Symptoms included fever and chills, head and muscle aches, nausea and vomiting, jaundice, abdominal pain, diarrhea and rashes. Some cases were mild; others required hospitalization.
Dierks, the III Marine Expeditionary Force’s preventative medicine officer, and her team from U.S. Naval Hospital Okinawa were tasked with the scientific who-done-it of figuring out the cause and stopping more from falling ill.
Since the initial deluge, the number of ailing 3rd Division Marines crept up to at least 65 and could reach upwards of 75, Marine officials and Dierks said this week. But they all have left the hospital in full recovery, and health officials think they may have finally turned the tide by identifying and isolating the cause, though some questions remain.
“What we’re trying to do is to get the full picture of the outbreak,” Dierks said Tuesday from an exercise in the Philippines. Such an outbreak “has huge implications for the force in general.”
The first major hurdle in curbing an outbreak is identifying that there is one, Dierks said. She said the Navy physicians on Okinawa picked up on the mystery illness quickly and sounded an alert.
They learned that the Marines had all recently trained at the Jungle Warfare Training Center at Camp Gonsalves in northern Okinawa. It features pools, pits and culverts that Marines must claw and scrape their way through, sometimes submerging themselves. It is the only one like it in the Defense Department; 3,000 troops pass through annually, Marine officials said.
Leptospirosis — a bacterial disease that comes in different variants affecting humans as well as animals — was the suspected culprit from the start.
The bacteria is often found in stagnant pools and is prevalent in Hawaii, Philippines and other tropical locales, Dierks said. It is hard to diagnose, however, as some people develop no symptoms while others are pushed to the brink of death.
Marines on Okinawa have seen leptospirosis before. A similar outbreak hit the training facility in 1987, and a standing Marine order recommends personnel stay out of fresh water north of Camp Hansen due to bacteria.
“This is not a completely new phenomenon,” Dierks said. “We do expect this, but we don’t expect people to get sick. That is why we’re relooking at things.”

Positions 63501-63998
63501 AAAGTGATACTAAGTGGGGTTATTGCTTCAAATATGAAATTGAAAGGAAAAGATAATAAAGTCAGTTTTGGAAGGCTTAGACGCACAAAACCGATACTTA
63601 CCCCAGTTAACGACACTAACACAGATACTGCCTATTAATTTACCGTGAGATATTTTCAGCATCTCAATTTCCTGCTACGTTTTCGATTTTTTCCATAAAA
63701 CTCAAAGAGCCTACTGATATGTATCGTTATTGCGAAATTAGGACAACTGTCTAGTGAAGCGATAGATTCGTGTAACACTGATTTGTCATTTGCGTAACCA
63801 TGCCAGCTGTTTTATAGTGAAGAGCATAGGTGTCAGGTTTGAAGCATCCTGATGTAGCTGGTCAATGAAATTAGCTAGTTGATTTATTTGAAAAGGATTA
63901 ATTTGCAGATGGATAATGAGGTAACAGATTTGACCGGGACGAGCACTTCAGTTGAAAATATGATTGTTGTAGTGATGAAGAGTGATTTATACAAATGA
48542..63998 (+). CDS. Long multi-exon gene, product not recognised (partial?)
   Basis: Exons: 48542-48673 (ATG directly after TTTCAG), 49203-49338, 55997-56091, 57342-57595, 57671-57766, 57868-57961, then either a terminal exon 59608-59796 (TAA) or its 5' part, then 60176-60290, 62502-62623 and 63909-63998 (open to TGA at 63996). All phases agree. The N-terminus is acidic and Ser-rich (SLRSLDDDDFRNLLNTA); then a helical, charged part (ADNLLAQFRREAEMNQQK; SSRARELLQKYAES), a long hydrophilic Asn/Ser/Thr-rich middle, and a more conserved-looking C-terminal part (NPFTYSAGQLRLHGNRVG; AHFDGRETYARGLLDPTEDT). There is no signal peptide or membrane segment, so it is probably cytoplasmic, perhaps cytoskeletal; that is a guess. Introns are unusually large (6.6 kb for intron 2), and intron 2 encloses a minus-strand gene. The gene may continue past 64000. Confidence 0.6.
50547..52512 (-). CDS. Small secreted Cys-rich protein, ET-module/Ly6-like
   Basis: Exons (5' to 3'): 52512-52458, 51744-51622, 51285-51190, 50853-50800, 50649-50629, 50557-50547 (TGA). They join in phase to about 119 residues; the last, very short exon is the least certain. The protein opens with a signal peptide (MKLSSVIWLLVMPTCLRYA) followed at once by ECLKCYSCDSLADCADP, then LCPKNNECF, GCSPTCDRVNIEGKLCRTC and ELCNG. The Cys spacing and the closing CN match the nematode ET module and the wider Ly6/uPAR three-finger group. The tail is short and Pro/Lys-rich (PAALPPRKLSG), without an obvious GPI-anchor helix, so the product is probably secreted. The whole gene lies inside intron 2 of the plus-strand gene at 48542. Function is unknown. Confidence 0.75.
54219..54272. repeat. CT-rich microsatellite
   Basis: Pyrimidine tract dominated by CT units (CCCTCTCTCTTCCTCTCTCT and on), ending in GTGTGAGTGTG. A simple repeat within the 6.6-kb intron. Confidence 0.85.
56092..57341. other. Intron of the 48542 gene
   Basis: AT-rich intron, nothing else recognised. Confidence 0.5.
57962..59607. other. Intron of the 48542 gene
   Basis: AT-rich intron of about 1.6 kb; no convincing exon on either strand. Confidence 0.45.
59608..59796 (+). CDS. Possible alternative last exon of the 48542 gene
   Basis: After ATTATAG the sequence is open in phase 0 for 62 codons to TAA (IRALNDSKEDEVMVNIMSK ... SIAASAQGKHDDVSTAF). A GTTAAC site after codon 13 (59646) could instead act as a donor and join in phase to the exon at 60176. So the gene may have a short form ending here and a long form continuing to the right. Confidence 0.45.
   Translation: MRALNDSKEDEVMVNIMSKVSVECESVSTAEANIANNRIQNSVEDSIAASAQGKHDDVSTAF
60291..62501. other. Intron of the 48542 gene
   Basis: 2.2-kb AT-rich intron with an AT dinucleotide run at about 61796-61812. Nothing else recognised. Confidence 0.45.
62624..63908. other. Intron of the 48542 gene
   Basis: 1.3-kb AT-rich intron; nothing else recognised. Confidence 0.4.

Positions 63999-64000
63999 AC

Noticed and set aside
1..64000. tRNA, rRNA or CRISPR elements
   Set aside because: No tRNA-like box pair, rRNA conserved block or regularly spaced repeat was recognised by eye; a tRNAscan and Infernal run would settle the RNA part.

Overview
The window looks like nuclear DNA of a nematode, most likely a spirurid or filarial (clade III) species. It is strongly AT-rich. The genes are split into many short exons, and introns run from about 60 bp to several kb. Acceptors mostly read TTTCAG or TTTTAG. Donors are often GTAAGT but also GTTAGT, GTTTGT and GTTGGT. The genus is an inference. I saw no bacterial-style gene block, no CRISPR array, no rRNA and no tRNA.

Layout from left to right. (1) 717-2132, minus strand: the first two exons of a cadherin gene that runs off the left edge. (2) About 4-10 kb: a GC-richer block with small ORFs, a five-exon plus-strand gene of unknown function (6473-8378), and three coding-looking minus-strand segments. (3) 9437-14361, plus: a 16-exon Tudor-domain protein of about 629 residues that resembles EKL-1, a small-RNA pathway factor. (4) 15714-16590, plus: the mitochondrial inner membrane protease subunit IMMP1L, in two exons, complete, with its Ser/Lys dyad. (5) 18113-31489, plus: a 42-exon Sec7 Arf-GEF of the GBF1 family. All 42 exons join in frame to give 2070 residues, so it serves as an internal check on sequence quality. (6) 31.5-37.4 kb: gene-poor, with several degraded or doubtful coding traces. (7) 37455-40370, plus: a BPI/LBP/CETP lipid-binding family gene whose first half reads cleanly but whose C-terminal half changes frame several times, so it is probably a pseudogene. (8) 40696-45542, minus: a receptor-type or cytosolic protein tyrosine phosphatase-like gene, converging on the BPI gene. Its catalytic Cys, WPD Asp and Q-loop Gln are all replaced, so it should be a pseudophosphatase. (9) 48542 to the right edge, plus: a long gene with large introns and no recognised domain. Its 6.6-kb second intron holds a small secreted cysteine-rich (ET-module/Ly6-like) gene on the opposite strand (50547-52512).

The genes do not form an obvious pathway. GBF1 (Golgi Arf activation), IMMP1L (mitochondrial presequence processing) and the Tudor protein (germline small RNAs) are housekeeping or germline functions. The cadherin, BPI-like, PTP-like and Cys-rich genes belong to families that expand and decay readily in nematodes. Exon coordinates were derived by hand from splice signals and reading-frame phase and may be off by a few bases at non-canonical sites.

Because of the risks, Marines training at the center undergo a weekly regiment of Doxycycline, which is used to treat bacterial infections, during and after the training.
“This is the only place where you’d see this type of exposure,” she said.
Within a week of the initial warning, Dierks and experts were taking samples of the water in the pools and pits. They came back negative, further deepening the mystery.
Training at the center continued, but water submersion was prohibited. Marines have also been instructed to wash down thoroughly after training and dry their uniforms.
The team then turned to the local wildlife population for answers.
Rain had increased recently, which could mean an increase in the mongoose population, Dierks said. Mongooses are known carriers of leptospirosis, which concentrates in their urine. If they urinated in or near the water, they could be to blame.
Teams tried unsuccessfully to catch a mongoose. They then turned their attention to boars and mice, which could also hold the key.
At the same time, they learned that the previous group to go through the training may have also been treated for the mystery illness. They called all of the Marines in and took blood tests, which are pending. The results will provide the true scope of the issue.
They have also coordinated with the Army and Air Force handlers of the military working dogs, because they too can be affected. The dogs are given a vaccine, but it is for stateside variants of the bacteria.
Dierks believes they will have definitive answers by the end of November. By January, they expect an action plan so they can start to fight back.
While being sick is certainly not fun, Dierks said this could be a unique opportunity to test the 30-year-old medication regimen that Marines undertake at the facility and possibly make improvements that have real world implications to those in the field.
“Medical science is a learning science,” Dierks said. “We don’t want this to happen again.”